sElect: A Lightweight Verifiable Remote Voting System

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    Modern remote electronic voting systems, such as the prominent Helios system, are designed to provide vote privacy and verifiability, where, roughly speaking, the latter means that voters can make sure that their votes were actually counted. In this paper, we propose a new practical voting system called sElect (secure/simple elections). This system, which we implemented as a platform independent web-based application, is meant for low-risk elections and is designed to be particularly simple and lightweight in terms of its structure, the cryptography it uses, and the user experience. One of the unique features of sElect is that it supports fully automated verification, which does not require any user interaction and is triggered as soon as a voter looks at the election result. Despite its simplicity, we prove that this system provides a good level of privacy, verifiability, and accountability for low-risk elections

    Nutritional and phenotypical characterization of two South African maize (Zea mays L) varieties sampled in the Qwa-Qwa region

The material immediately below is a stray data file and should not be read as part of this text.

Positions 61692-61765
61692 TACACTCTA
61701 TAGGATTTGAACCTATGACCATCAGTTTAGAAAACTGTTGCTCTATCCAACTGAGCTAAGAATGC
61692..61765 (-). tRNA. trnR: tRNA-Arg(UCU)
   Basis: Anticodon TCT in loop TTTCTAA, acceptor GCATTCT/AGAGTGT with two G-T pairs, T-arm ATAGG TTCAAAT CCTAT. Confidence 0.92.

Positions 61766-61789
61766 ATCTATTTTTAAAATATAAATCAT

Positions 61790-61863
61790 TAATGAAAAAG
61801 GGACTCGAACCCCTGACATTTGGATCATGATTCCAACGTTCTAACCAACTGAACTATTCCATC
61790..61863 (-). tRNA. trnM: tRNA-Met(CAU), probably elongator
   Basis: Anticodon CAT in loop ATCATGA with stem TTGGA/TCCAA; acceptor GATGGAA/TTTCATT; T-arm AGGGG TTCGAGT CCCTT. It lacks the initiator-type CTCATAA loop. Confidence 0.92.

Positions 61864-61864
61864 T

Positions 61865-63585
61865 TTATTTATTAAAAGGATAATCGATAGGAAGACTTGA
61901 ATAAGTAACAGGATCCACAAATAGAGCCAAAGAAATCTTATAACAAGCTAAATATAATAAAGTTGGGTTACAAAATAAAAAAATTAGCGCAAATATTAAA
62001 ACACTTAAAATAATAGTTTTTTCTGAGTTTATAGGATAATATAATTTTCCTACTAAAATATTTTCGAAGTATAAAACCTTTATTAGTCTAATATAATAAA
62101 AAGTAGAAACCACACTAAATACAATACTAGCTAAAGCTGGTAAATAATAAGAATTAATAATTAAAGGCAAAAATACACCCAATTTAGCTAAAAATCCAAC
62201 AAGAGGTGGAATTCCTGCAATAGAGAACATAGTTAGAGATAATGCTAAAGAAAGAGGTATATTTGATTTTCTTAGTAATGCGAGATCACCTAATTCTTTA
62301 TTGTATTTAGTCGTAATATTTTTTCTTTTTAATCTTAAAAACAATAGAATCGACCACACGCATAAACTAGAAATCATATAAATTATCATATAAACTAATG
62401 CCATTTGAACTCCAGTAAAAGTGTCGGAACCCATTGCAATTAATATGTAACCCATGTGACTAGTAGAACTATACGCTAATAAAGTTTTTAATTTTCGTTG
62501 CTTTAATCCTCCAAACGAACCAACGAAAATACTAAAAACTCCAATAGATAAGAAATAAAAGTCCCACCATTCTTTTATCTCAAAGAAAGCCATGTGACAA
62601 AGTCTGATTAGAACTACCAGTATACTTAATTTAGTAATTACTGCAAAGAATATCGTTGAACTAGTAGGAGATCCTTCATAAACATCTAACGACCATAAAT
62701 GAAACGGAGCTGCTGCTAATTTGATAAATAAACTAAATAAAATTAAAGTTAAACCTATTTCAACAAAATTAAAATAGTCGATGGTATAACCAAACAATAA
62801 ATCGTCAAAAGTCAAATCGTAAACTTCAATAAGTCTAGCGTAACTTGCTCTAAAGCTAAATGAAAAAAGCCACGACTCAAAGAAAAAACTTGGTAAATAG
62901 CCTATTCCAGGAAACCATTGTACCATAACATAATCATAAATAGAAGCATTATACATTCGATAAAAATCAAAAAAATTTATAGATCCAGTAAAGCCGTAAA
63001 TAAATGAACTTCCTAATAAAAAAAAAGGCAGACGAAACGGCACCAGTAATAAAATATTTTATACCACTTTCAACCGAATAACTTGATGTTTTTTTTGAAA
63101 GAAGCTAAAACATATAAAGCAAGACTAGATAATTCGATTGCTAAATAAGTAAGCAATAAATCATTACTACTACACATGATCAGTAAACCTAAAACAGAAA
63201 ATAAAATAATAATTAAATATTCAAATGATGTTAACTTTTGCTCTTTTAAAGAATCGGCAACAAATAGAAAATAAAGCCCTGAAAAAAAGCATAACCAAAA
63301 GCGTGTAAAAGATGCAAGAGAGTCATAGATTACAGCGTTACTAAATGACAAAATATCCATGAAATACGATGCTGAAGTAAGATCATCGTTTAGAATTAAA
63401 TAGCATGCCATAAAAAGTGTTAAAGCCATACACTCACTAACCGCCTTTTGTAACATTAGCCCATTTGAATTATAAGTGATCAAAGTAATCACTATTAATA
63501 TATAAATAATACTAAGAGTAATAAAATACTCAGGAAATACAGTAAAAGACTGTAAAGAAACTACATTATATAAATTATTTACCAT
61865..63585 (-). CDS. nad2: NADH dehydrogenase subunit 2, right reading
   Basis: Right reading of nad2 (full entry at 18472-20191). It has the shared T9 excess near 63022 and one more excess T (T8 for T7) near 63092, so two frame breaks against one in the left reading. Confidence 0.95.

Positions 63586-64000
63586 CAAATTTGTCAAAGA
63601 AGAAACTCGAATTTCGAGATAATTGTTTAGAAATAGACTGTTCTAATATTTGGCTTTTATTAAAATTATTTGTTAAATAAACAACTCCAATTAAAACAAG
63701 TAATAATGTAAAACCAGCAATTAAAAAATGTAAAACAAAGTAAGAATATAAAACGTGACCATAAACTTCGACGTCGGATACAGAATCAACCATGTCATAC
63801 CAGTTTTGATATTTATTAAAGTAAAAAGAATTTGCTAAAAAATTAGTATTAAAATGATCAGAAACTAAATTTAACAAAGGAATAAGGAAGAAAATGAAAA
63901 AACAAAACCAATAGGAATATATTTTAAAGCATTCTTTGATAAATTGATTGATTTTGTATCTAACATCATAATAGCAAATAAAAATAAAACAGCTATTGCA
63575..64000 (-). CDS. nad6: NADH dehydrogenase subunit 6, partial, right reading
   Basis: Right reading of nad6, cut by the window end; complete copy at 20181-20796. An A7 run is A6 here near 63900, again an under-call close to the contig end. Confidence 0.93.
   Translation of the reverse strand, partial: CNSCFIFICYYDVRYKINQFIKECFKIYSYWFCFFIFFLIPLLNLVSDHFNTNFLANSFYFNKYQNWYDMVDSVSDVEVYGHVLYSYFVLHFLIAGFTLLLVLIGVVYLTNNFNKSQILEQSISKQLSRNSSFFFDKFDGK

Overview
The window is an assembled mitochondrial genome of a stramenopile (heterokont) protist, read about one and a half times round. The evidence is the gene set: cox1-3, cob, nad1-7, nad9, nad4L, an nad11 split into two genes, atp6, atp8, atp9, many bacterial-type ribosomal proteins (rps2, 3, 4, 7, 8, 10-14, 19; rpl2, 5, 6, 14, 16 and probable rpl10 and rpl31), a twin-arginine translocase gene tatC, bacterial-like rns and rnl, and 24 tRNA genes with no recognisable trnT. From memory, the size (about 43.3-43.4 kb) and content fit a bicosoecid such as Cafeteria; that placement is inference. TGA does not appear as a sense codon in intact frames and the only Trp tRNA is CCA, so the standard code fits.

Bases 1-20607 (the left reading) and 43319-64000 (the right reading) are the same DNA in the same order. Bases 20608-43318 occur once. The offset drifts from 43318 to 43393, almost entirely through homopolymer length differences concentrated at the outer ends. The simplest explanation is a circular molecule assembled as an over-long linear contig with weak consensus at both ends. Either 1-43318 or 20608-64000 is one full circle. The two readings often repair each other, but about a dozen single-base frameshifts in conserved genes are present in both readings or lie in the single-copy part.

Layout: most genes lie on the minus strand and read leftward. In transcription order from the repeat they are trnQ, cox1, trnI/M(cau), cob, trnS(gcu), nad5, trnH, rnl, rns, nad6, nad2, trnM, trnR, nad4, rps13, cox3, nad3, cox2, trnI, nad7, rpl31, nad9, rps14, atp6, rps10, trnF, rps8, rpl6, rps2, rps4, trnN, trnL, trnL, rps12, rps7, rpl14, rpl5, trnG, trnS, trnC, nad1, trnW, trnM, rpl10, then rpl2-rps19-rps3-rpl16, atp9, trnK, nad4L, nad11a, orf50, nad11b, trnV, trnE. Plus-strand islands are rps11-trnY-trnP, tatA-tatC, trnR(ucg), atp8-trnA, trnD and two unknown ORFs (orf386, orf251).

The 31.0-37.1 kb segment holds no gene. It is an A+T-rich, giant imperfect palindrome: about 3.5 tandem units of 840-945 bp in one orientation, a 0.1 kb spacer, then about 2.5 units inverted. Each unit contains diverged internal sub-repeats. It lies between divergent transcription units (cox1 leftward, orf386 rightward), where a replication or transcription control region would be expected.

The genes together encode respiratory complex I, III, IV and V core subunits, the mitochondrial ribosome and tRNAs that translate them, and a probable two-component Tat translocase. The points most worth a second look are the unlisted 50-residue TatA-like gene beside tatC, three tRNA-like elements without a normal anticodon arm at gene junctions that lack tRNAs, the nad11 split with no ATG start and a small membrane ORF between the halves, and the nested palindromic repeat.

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    Zea mays L represents one of the main source of energy in the diet in many African countries, especially in the sub-Saharan regions. White maize varieties, characterized by the lack of carotenoids, are usually widely preferred in Africa for human consumption, and this contributes to the occurrence of Vitamin A deficiency; yellow varieties, often derived from commercial hybrids, are usually destined for animal feeding. In this study we characterized from the phenotypical and nutritional points of view one white and one yellow South African landrace maize cultivar obtained directly from the farmers in the rural region of Qwa-Qwa (Free State Province). Calorific value, oil, protein, starch, minerals, flavonoids and carotenoids content were determined, together with free and phytic phosphorus (P). Both of the varieties showed lower protein and Fe content in comparison to the ones used as control, and the yellow one also had a low content of Zn. The white variety was characterized by a higher free P content but also by a very low level of carotenoids. Our data show that there are no nutritional reasons to prefer the white variety for human consumption, with the exception of the large size of the seeds, which make them particularly adapted for milling; hence the nutritional value of these varieties, and in particular of the white one, should be improved (protein, Fe and carotenoids), contributing in this way to tackle the problem of malnutrition in South African rural areas